On writing for children...and ourselves
The writer's journey

For the storytellers


"Stories, like people and butterflies and songbirds' eggs and human hearts and dreams, are also fragile things, made up of nothing stronger or more lasting than twenty-six letters and a handful of punctuation marks. Or they are words on the air, composed of sounds and ideas-abstract, invisible, gone once they've been spoken -- and what could be more frail than that? But some stories, small, simple ones about setting out on adventures or people doing wonders, tales of miracles and monsters, have outlasted all the people who told them, and some of them have outlasted the lands in which they were created."

Neil Gaiman (Fragile Things: Short Fictions & Wonders)

Leat 2

Oak and words


The Wrong Way Round

Story itself will not make you rich.
Your imagination outstrips any journey.
You arrive in Ithica as poor as you left,
an arrowburied in your armpit,
Death's imperious knock
is about to shatter your door.
None of that matters but the story
you have told, to hunter at campfires,
to children at bedtime,
to kings in their throne rooms.
It is all the same.
There may be a thousand poems
bound up in fascicles
left in your bottom drawer.
A song on tape you shared with no one.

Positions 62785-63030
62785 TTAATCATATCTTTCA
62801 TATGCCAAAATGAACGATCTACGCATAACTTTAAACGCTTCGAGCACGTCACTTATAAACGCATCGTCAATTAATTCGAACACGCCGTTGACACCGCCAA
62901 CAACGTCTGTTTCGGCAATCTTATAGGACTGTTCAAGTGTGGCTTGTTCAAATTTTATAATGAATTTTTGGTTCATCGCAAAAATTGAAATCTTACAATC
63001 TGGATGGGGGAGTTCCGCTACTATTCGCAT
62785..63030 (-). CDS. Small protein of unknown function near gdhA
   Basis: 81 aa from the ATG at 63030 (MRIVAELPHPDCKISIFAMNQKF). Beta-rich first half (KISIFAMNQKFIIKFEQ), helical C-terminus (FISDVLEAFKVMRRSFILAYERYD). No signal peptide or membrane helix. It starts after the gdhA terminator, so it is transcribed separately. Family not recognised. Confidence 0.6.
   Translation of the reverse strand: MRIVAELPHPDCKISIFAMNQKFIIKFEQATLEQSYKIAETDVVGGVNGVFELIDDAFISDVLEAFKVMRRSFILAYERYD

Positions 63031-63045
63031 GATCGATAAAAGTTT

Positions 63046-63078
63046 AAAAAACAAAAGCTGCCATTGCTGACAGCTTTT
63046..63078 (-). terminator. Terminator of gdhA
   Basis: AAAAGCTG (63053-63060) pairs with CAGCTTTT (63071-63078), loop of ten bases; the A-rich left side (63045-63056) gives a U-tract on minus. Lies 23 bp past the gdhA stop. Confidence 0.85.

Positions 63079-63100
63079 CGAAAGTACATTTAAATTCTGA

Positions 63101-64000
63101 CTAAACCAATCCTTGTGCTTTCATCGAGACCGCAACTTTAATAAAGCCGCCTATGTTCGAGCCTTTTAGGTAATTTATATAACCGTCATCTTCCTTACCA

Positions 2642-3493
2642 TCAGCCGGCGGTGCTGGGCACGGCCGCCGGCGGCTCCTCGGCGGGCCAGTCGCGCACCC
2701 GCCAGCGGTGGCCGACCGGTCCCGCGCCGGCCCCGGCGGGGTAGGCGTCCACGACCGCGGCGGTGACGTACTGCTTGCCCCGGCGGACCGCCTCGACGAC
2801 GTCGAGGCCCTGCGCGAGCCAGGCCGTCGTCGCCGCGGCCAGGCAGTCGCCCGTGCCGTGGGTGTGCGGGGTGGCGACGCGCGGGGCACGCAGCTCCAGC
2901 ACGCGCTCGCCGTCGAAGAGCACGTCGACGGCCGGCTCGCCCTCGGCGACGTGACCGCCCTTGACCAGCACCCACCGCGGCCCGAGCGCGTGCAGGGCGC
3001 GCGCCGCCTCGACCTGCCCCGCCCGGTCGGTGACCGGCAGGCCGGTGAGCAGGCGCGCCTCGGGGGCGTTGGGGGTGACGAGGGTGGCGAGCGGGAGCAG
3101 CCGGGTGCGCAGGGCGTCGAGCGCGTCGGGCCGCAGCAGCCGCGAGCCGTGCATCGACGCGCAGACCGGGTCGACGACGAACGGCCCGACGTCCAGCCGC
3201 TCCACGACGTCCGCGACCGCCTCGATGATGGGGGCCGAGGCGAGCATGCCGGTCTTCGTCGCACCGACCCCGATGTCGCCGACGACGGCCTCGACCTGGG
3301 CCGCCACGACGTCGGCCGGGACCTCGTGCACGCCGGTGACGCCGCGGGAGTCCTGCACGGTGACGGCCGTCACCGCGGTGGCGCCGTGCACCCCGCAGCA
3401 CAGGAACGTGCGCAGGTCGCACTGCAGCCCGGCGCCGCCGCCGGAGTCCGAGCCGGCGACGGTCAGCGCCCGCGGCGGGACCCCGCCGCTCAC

The unsold art still hanging
in your brother's atelier.
The manuscript unearthed after your death.
Do the work because you must.
Tell the story because it is in your bones.
You will probably not become rich by it,
except enriched in your own heart.
But did Aesop become a wealthy man?
Did J who wrote a good part of the Bible
live her life out in luxury?
Did the old gran at the fire making up tales
always go to bed with a good diner in her belly?
It is the story we count on, the art, the poem.
Not the coin which only feeds for a day,
but the story that fills the audience and teller
for the rest of their listening lives.

©2020 Jane Yolen all rights reserved


An important point brilliantly made, Jane. Even so, it would be good to earn a little more than a pittance sometimes!

Hi Jane

Do the work because you must.
Tell the story because it is in your bones.
You will probably not become rich by it,
except enriched in your own heart.

What a beautiful and truthful idea. We must tell the story because it's what our spirit/soul craves. It is our way of extending ourselves be beyond time. You make this point with such wonderful details and inquiry. We live on through the stories we tell and write. Thank you so much for sharing this one. As always, I enjoy reading your work. It inspires me!

Take care -
my best to you and yours,

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